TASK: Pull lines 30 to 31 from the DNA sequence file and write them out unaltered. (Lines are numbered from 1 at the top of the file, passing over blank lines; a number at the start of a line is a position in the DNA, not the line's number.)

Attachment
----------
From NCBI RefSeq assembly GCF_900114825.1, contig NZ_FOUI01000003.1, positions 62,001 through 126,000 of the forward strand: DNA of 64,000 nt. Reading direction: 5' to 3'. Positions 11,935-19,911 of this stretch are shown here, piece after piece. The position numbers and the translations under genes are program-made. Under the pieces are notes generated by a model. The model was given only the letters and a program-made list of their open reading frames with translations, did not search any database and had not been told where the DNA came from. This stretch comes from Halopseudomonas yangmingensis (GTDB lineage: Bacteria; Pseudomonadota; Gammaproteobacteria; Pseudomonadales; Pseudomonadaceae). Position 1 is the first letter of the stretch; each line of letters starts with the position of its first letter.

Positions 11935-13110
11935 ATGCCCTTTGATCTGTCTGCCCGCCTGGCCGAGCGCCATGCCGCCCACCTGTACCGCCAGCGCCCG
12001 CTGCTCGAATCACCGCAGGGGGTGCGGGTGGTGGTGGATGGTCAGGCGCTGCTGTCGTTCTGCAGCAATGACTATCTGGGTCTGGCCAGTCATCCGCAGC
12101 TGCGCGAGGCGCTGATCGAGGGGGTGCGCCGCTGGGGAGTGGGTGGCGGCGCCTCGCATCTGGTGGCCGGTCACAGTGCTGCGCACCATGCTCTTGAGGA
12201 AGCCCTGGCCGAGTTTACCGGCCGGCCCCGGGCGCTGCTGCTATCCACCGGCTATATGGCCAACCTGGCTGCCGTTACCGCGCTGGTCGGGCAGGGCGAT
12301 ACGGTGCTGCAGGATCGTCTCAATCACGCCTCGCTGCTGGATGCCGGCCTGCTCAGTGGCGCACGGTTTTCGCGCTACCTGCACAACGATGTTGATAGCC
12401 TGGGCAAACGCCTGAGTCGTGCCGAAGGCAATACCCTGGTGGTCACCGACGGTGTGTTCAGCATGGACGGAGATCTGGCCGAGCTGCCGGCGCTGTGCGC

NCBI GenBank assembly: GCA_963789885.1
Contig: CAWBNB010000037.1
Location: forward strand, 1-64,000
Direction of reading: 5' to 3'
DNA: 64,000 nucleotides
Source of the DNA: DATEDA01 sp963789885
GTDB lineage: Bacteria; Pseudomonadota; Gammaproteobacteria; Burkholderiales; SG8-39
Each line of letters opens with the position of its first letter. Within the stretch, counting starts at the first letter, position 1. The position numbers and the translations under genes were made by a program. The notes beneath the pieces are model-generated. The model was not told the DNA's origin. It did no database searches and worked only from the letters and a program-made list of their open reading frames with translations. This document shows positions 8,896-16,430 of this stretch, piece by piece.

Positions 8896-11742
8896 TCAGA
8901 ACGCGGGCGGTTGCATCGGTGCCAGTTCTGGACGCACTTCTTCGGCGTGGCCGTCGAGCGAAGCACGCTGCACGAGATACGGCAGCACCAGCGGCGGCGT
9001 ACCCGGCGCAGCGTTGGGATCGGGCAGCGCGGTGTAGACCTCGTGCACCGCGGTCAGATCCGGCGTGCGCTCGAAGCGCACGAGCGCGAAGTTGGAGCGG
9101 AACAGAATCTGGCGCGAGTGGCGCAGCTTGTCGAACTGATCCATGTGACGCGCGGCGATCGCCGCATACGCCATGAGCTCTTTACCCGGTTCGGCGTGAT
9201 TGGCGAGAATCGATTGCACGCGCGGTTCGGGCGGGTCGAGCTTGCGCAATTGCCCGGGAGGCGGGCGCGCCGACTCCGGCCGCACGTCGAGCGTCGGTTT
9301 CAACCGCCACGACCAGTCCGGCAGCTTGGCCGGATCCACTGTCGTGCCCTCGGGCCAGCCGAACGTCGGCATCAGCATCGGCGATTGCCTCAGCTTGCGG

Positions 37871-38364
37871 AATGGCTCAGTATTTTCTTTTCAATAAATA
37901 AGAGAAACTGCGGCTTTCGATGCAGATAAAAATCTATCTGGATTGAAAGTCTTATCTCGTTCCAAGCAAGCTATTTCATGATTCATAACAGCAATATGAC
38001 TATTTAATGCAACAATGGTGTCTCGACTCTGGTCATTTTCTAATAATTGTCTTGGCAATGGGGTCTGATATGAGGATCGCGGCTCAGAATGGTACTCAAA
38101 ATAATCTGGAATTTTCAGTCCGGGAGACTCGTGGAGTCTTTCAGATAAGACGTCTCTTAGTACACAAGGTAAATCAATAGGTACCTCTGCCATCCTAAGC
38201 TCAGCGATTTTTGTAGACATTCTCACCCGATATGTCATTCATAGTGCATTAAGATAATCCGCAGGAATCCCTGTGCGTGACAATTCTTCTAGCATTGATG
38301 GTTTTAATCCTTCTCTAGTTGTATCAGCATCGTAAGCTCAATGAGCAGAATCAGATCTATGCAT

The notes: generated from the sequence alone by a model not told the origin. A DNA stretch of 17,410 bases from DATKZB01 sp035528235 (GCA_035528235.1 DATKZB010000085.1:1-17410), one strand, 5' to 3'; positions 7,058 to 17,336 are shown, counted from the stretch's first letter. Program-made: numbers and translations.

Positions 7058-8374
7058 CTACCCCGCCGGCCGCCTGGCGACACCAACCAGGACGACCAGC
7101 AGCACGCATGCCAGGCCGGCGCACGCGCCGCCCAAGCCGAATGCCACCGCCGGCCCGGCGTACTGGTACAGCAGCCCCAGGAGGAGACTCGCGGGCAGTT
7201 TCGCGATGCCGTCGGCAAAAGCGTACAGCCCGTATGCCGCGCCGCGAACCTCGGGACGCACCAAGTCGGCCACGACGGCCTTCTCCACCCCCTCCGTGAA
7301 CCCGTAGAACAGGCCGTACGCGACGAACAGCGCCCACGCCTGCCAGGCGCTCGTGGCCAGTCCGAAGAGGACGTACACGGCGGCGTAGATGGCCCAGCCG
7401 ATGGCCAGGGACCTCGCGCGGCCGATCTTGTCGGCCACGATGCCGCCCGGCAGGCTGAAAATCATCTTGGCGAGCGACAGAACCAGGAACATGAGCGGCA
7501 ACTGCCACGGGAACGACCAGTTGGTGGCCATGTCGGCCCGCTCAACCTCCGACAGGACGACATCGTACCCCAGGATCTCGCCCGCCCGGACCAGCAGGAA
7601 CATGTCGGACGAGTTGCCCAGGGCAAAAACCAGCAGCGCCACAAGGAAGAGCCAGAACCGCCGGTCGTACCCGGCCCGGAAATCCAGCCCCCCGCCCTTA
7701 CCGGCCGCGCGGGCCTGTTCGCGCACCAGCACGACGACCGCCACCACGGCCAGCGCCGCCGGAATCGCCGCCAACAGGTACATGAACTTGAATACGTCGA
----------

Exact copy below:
38301 GTTTTAATCCTTCTCTAGTTGTATCAGCATCGTAAGCTCAATGAGCAGAATCAGATCTATGCAT

The notes: generated from the sequence alone by a model not told the origin. A DNA stretch of 17,410 bases from DATKZB01 sp035528235 (GCA_035528235.1 DATKZB010000085.1:1-17410), one strand, 5' to 3'; positions 7,058 to 17,336 are shown, counted from the stretch's first letter. Program-made: numbers and translations.